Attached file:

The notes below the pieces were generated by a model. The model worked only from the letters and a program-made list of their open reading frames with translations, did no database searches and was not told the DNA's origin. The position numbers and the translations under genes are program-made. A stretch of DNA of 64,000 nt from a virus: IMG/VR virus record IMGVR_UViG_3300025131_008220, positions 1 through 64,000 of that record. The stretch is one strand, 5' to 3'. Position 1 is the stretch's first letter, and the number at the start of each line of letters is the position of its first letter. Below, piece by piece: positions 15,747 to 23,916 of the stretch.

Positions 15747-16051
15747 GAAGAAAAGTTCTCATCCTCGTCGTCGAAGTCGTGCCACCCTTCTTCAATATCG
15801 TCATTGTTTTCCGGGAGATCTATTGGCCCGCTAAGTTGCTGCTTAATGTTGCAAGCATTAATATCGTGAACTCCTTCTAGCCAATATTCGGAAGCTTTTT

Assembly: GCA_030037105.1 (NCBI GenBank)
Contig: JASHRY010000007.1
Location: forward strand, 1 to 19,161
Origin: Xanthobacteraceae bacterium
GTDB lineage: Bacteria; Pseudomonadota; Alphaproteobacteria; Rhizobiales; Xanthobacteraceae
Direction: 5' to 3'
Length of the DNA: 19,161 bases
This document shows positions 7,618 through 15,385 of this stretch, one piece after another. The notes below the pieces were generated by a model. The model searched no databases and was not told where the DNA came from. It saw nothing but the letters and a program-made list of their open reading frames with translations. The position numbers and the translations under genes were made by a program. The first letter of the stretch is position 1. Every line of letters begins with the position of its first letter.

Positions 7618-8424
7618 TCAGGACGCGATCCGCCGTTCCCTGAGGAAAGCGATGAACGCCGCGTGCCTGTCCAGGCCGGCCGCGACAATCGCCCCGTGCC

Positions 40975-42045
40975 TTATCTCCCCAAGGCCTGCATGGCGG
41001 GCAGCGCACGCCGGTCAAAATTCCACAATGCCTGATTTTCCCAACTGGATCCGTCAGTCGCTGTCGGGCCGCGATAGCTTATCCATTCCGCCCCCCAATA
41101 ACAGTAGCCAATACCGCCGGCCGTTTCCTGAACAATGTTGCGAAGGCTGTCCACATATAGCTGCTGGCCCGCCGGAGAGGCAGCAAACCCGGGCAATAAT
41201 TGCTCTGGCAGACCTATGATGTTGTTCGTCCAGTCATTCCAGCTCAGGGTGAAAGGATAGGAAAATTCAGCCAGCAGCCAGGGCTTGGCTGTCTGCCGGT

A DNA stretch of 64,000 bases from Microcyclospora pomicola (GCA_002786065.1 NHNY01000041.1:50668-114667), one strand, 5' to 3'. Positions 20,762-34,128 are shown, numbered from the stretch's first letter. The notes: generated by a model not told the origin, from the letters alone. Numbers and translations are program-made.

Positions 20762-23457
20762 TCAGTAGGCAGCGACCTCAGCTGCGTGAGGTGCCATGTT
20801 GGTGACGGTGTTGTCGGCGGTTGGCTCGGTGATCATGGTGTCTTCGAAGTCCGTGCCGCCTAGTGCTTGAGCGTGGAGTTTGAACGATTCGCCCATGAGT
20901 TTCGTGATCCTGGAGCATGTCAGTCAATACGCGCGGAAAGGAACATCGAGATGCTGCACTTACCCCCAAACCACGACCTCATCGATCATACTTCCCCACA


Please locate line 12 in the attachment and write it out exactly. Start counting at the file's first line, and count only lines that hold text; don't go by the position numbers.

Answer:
This document shows positions 7,618 through 15,385 of this stretch, one piece after another. The notes below the pieces were generated by a model. The model searched no databases and was not told where the DNA came from. It saw nothing but the letters and a program-made list of their open reading frames with translations. The position numbers and the translations under genes were made by a program. The first letter of the stretch is position 1. Every line of letters begins with the position of its first letter.